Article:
Posted on Friday, April 13th, 2012 | In Current Market News, Exchange Traded Funds
The Consumer Price Index and the University of Michigan Consumer Sentiment Index show no signs of inflationary pressure
On Friday, the Bureau of Labor Statistics released its Consumer Price Index (CPI) for March. The March CPI increase declined to 0.3 percent, after February’s 0.4 percent increase. This result was in line with economists’ expectations. The “core measure”, which excludes food and energy costs, rose by 0.2 percent. The most significant aspect of the March CPI is that the “headline number” suggests declining inflationary pressure. Nevertheless, a close review of the report exposes price increases in a number of areas.
From the report:
The indexes for food, energy, and all items less food and energy all increased in March. The gasoline index continued to rise, more than offsetting a decline in the household energy index and leading to a 0.9 percent increase in the energy index. The food index rose 0.2 percent as the index for meats, poultry, fish, and eggs increased notably.
The index for all items less food and energy rose 0.2 percent in March after increasing 0.1 percent in February. Most of the major components increased in March, with the indexes for shelter and used cars and trucks accounting for about half the total increase for all items less food and energy. The indexes for medical care, apparel, recreation, new vehicles, and airline fares increased as well, while the indexes for tobacco and household furnishings and operations were among the few to decline in March.
The all items index has risen 2.7 percent over the last 12 months, a decline from last month’s 2.9 percent figure. The energy index has risen 4.6 percent and the food index has increased 3.3 percent; both increases are smaller than last month. In contrast, the 12-month change in the index for all items less food and energy, which was 2.2 percent last month, edged up to 2.3 percent in March.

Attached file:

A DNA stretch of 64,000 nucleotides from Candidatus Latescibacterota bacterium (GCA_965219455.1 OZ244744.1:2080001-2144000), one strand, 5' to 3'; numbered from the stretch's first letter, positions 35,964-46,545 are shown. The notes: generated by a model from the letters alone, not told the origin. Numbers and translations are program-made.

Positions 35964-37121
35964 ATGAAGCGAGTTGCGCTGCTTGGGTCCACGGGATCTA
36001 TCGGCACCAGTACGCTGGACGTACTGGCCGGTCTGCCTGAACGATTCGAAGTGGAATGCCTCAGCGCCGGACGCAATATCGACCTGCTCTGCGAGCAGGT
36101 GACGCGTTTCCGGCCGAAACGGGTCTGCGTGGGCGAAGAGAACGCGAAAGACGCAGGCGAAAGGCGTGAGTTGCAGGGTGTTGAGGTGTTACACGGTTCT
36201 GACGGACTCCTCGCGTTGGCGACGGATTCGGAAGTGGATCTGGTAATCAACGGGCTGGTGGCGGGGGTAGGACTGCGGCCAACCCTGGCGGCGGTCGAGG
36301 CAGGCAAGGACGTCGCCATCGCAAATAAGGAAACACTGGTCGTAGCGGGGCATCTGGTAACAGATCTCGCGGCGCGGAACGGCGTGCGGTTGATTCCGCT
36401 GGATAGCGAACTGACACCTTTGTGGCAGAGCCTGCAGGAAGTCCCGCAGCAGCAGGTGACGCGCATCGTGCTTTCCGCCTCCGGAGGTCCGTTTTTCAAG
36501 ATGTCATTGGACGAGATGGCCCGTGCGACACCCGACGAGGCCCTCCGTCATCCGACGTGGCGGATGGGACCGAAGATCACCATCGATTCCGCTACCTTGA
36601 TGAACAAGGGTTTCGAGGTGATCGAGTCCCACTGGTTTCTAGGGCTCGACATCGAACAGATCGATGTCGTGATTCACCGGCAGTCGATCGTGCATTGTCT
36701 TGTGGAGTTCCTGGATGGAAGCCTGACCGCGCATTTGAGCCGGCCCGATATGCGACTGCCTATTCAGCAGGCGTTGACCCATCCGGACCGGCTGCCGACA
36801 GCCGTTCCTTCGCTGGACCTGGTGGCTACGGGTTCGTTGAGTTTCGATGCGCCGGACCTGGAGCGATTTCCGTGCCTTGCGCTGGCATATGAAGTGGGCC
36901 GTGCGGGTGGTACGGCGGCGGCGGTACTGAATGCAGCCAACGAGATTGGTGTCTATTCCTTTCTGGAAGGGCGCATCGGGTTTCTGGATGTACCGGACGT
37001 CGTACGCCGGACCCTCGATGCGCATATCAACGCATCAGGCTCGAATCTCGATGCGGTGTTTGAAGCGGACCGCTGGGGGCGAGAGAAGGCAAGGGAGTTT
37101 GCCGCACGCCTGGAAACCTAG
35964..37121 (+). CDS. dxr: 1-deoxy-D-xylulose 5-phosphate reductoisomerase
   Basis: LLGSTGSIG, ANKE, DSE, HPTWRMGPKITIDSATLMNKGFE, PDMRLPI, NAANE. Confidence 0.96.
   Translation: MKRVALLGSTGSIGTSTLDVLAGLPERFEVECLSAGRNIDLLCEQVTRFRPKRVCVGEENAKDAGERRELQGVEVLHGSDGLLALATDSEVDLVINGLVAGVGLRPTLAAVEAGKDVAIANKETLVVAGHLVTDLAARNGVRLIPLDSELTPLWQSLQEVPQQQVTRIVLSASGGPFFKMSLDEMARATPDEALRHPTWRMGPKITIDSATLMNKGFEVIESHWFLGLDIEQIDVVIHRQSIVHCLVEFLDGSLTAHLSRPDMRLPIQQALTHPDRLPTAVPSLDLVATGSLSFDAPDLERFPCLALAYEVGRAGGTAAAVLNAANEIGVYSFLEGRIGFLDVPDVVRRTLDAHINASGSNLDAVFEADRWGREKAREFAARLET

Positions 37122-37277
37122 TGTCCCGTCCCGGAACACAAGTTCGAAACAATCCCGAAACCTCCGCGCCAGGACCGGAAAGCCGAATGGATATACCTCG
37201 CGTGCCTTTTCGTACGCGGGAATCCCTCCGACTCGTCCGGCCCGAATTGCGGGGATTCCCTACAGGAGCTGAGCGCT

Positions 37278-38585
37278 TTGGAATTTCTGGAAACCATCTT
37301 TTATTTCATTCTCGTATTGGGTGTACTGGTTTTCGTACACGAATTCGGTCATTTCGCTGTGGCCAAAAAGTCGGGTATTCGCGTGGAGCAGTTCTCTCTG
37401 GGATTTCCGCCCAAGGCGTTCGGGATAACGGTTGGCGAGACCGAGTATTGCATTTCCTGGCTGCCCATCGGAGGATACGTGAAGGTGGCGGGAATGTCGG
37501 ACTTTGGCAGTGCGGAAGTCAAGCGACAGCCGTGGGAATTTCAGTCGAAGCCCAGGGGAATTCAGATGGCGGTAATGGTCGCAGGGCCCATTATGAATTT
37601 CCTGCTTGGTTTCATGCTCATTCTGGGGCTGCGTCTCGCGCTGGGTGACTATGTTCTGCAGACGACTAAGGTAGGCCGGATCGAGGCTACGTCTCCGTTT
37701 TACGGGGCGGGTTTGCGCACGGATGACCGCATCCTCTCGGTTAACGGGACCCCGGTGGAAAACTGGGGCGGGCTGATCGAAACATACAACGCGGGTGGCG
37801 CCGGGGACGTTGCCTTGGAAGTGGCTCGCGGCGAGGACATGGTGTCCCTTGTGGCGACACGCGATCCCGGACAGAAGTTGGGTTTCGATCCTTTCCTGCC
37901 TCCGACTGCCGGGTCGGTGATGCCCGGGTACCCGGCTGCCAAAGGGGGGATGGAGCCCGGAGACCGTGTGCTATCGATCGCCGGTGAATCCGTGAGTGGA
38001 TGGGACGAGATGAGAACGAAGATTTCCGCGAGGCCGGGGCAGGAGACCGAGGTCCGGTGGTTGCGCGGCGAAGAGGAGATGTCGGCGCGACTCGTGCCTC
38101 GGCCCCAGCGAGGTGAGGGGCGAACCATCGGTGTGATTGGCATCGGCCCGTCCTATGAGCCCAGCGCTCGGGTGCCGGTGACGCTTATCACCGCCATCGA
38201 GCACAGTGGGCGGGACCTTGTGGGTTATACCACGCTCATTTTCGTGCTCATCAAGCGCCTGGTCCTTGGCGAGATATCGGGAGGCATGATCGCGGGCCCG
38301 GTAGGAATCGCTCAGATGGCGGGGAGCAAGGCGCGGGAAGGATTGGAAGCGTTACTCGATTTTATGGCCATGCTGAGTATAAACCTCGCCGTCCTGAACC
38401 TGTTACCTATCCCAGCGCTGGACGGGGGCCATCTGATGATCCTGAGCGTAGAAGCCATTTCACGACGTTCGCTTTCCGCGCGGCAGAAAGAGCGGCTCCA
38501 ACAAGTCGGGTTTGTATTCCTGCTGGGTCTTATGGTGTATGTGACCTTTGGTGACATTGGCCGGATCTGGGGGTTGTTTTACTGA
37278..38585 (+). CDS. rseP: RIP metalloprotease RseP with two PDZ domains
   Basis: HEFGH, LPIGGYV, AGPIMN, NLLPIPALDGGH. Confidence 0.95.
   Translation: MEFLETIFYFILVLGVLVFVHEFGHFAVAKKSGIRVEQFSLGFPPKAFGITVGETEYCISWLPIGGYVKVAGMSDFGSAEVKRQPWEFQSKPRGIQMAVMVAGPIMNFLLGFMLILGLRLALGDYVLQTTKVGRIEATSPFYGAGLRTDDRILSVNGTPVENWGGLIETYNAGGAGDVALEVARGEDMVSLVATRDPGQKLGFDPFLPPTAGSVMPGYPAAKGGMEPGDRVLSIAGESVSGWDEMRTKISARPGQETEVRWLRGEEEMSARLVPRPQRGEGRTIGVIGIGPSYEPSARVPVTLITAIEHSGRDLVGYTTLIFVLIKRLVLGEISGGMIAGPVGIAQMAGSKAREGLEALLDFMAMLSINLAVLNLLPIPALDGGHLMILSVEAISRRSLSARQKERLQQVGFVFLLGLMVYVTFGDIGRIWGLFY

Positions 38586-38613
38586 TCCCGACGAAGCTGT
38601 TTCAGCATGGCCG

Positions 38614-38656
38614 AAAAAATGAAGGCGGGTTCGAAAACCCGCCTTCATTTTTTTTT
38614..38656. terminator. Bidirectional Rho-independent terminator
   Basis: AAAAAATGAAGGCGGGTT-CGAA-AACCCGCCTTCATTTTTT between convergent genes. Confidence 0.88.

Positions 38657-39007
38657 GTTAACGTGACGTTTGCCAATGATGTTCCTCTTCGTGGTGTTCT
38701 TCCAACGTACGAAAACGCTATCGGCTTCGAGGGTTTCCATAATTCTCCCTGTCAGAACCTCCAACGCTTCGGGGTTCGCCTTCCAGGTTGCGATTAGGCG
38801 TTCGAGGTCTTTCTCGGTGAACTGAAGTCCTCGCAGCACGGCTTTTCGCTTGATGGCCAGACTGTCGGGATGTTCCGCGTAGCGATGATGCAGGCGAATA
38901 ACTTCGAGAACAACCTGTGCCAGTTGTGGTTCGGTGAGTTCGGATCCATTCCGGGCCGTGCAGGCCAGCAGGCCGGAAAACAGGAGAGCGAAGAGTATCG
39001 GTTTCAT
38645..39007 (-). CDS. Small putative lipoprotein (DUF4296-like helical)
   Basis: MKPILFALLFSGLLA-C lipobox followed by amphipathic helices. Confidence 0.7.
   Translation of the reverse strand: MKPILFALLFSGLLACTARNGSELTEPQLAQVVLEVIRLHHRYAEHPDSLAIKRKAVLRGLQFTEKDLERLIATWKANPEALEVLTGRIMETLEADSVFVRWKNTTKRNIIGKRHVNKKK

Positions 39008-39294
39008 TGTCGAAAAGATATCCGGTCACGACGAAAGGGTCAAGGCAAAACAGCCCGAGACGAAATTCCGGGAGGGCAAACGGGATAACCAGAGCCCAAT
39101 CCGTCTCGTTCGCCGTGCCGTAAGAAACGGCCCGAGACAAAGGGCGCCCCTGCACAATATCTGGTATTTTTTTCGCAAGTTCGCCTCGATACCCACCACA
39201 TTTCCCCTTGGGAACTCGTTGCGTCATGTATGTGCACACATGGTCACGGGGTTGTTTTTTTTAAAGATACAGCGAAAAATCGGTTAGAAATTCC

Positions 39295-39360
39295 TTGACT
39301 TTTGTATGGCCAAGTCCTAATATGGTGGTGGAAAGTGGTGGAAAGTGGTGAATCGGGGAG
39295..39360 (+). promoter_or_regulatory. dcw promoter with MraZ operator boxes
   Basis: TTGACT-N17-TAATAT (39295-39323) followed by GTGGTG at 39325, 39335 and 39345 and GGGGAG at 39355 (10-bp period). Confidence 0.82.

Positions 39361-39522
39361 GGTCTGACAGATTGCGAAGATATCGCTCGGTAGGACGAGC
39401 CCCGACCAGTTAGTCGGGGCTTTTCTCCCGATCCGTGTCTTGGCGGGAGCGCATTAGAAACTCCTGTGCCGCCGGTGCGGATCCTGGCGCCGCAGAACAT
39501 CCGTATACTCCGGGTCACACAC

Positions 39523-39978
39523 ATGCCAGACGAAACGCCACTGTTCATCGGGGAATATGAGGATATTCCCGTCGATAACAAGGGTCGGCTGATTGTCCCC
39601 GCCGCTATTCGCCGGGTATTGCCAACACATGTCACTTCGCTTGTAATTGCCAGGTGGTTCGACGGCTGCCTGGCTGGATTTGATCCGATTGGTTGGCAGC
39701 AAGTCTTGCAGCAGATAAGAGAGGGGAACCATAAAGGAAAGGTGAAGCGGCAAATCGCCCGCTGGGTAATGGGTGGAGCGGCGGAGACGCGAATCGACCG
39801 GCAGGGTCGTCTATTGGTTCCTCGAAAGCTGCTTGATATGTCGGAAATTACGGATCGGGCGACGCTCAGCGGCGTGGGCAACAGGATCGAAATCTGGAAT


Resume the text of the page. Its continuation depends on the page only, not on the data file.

The Thomson Reuters/University of Michigan’s Consumer Sentiment Index for April dropped to 75.7 from 76.2 in March. Economists’ expectations were for no change from the previous figure of 76.2. One aspect of this report – which was consistent with the Consumer Price Index report – concerned the subject of inflation. The Thomson Reuters/University of Michigan’s one-year inflation expectations reading fell to 3.4%, from 3.9% in late March. This suggests that consumers are sensing a decline of inflationary pressures.
The major ETFs expected to respond to the Consumer Price Index and the Thomson Reuters/University of Michigan’s Consumer Sentiment Index are:
Consumer Discretionary Select Sector SPDR Fund ETF (NYSEARCA:XLY) +0.06%
Consumer Staples Select Sector SPDR Fund ETF (NYSEARCA:XLP) +0.46%
SPDR S&P Retail ETF (NYSEARCA:XRT) -0.79%
Technology Select Sector SPDR Fund ETF (NYSEARCA:XLK) -1.18%
Vanguard REIT ETF (NYSEARCA:VNQ) -0.12%
Bottom line: The stock market continued its decline after release of both the Consumer Price Index and the Thompson Reuters/University of Michigan Consumer Sentiment Index, since abating concerns about inflation are not enough to override concern about China’s economic slowdown.
Disclaimer: Wall Street Sector Selector trades a wide variety of ETFs and positions can change at any time.
About John Nyaradi (http://www.wallstreetsectorselector.com)
John Nyaradi is Publisher of Wall Street Sector Selector: Your Home For ETF Investing! John writes a weekly guest column, John Nyaradi’s ETF Edge for MarketWatch.com and his investment articles have appeared in many online publications including Trading Markets, Money Show, Yahoo Finance, Investors Insight, Fidelity, ETF Daily News, iStock Analyst , among many others. His book, Super Sectors: How to Outsmart the Market Using Sector Rotation and ETFs, is published by John Wiley and Sons and included among the Years Top Investment Books in the 2011 Stock Trader’s Almanac.